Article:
Flashback Friday: Top 15 Research Vehicles from Mercedes-Benz
We’ve compiled a list of 15 Research Vehicles over the last 30 years, which one would you consider the most ground-breaking
by John Clark | 04 October 2013
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Since the early 1980’s, Mercedes-Benz has been presenting research vehicles that fascinating to look at but at the same time, Mercedes was pioneering new methods of vehicle safety and power. The range of innovative solutions found in these research vehicles, from the C111 to the F 125!, gives us a glimpse at the foresight that Mercedes-Benz engineers are able to develop.
We’ve compiled a list of the top 15 Research Vehicles over the last 30 years, which one would you consider the most ground-breaking?
Mercedes-Benz C 111:
At the Frankfurt International Motor Show in September 1969 Mercedes-Benz presented the C 111. The world queued up to see this “test lab on wheels” with its wedge-shaped body and upward-opening gullwing doors. The color, orange metallic, originally described as “rosé wine”, also helped attract attention. Less conspicuous, but no less unusual, were the technical innovations. The body consisted of fibre-glass reinforced plastic and was riveted and bonded to the steel frame-floor unit.
Mercedes-Benz Auto 2000:
In the late 1970s the Federal German Ministry for Research and Technology launched the Auto 2000 project, in which several carmakers participated. Fuel consumption was not to exceed eleven litres per 100 km (21.3 mpg) for a vehicle with a cerb weight of up to 2,150 kilograms – a very ambitious target in those days – and the maximum for vehicles weighing 1,250 to 1,700 kilograms was 9.5 litres/100 km (24.7 mpg).
The Auto 2000, first presented to the public at the 1981 Frankfurt International Motor Show and was meant to accommodate four people. It had an aerodynamically optimised body with a very low Cd (drag coefficient) of 0.28. As many as three different engine concepts were tested in this vehicle. An automatic cylinder cutoff system was premiered in a 3.8-litre V8 petrol engine. When only little power was required, four of the eight combustion chambers were temporarily shut down – today this is a feature of several large-displacement petrol engines built by Mercedes-Benz. The 3.3-litre diesel engine tested in the Auto 2000 had exemplary accelerating power thanks to its six cylinders and two turbochargers; it offered an excellent range of 7.5 litres per 100 kilometres (about 31.3 mpg) at a speed of 120 km/h.
Mercedes-Benz short-distance vehicle NAFA:
Congested streets, a lack of parking space, and long tailbacks raised new questions in motor vehicle research. Mercedes-Benz answered them in 1981 with a concept study labelled “Nahverkehrsfahrzeug” or NAFA for short – the short-distance vehicle. With an overall length of 2.50 metres and an overall height and width of 1.50 metres, the innovative two-seater contradicted everything the company had been known to stand for to date.
The NAFA study did not fall into oblivion. The insights it produced were incorporated into the design of the Mercedes-Benz A-Class, the prototype of which made its debut in 1996. In the smart city coupé, introduced in 1997, the concept of the compact urban car celebrated its coming of age. It has been manufactured in large numbers ever since.
Daimler-Benz deliberately chose the North American International Auto Show in Detroit in 1991 – the first major trade show of the year – to present a very special automobile: the Mercedes-Benz F 100. This research car gave tangible expression to the vision of engineers and market strategists for the automobile of the future. Never before had so many ideas and innovative technologies been realised in a fully operational car.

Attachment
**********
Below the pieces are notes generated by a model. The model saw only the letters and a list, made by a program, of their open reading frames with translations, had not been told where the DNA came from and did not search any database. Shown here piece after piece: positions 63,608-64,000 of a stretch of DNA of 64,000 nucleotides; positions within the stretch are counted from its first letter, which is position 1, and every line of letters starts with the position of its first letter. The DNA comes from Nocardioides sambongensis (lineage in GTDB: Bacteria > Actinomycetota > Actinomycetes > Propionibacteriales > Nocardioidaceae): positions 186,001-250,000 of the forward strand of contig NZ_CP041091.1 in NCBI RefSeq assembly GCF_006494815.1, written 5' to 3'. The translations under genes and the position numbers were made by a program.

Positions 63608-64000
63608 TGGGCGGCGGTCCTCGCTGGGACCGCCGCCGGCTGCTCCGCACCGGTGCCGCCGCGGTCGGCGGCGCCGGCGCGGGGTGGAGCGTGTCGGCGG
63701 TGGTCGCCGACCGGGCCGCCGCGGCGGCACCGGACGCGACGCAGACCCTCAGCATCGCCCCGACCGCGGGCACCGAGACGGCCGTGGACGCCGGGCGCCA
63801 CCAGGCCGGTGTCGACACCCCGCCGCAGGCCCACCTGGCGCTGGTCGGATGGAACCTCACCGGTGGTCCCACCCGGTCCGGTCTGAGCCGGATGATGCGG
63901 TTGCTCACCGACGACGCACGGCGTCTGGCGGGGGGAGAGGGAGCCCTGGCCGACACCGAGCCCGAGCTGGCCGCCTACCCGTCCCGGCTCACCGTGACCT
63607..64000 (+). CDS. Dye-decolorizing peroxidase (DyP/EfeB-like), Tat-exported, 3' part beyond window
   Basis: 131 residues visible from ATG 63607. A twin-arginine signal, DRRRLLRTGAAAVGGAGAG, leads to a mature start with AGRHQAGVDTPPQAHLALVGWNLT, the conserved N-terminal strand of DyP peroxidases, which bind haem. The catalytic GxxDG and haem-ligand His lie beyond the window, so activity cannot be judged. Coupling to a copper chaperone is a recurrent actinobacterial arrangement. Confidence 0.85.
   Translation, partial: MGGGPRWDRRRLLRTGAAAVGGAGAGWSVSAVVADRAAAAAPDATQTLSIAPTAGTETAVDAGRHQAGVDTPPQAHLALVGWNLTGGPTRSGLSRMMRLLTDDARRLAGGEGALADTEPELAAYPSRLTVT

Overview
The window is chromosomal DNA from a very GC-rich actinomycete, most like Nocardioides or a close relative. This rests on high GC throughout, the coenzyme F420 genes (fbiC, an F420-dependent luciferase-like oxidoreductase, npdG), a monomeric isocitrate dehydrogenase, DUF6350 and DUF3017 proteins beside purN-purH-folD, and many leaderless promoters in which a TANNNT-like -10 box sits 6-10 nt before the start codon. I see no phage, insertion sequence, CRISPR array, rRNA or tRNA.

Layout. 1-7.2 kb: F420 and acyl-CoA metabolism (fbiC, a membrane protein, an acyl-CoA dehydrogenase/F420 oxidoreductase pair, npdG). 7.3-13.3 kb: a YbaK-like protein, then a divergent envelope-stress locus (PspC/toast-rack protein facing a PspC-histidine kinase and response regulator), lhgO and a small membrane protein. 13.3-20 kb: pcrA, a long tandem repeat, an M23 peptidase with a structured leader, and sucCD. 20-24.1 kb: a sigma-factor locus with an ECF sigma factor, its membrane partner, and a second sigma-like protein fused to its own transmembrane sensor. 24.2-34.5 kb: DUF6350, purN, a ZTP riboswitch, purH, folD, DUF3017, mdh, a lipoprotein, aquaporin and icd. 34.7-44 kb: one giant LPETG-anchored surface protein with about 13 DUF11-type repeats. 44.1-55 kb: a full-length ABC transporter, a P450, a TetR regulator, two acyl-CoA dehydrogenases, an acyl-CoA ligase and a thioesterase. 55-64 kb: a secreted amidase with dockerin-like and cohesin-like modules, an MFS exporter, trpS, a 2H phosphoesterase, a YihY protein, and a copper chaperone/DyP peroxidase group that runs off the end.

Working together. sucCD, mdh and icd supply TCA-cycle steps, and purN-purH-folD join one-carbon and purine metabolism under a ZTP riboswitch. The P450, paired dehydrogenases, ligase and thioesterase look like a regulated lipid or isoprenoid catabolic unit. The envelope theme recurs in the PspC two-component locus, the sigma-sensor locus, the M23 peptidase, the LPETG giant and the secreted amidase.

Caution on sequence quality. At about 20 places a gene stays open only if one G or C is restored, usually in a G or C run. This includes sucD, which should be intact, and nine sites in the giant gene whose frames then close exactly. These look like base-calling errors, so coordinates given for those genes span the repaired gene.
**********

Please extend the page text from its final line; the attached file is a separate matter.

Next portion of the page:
In the F100, the driver was seated in the middle. Statistically, a car is occupied by 1.2 to 1.7 persons – driver included. So the driver deserves the safest place, which is the centre position, with its large distances to car body parts. Furthermore, the driver can always get out of the car on the off-traffic side.
With all its qualities, the Mercedes-Benz F 100 was not simply a test mule for the engineers – it represented a new type of automobile. It anticipated the future of mobility, which has partly become reality since the car made its debut in 1991. At the same time, it emphasised the fact that the customer is the focus of technical progress when a research vehicle is designed.
In Group C, during the 1990 racing season, Mercedes-Benz, in cooperation with the Swiss Sauber team, fielded the C 11. The car proved to be a great success, and the team was crowned world champion at the end of the season. The triumph was an inspiration for the Mercedes-Benz engineers. Looking for a way to test active dynamic handling systems for series-production cars, they came up with the C 112, a high-performance sports car. It was powered by a six-litre V12 engine that generated 300 kW (408 hp) and put 580 Newton metres of torque on the crankshaft. The challenge was to stretch the physical limits while transferring this performance to the road and meeting the highest levels of active safety.
The C 112 was the first vehicle since the C 111 to feature gullwing doors. Ever since the 1950s, they have been a symbol of Mercedes-Benz sports cars. The 300 SL coupé (W 194/198 series from 1952 and 1954 respectively) was the first to have them – a car whose excellent technical qualities made it stand out in its day. The C 112, with its streamlined body, followed suit.
The C 112 was also the first car to afford active suspension labelled Active Body Control (ABC). Each wheel is equipped with a combination of a spring and hydraulic servo cylinder. Sensors detect all the vehicle’s motions – vertical displacement, roll and pitch. To eliminate the unwanted motion, computers evaluate the data and control the active suspension elements accordingly. The result: an unprecedented level of stable roadholding.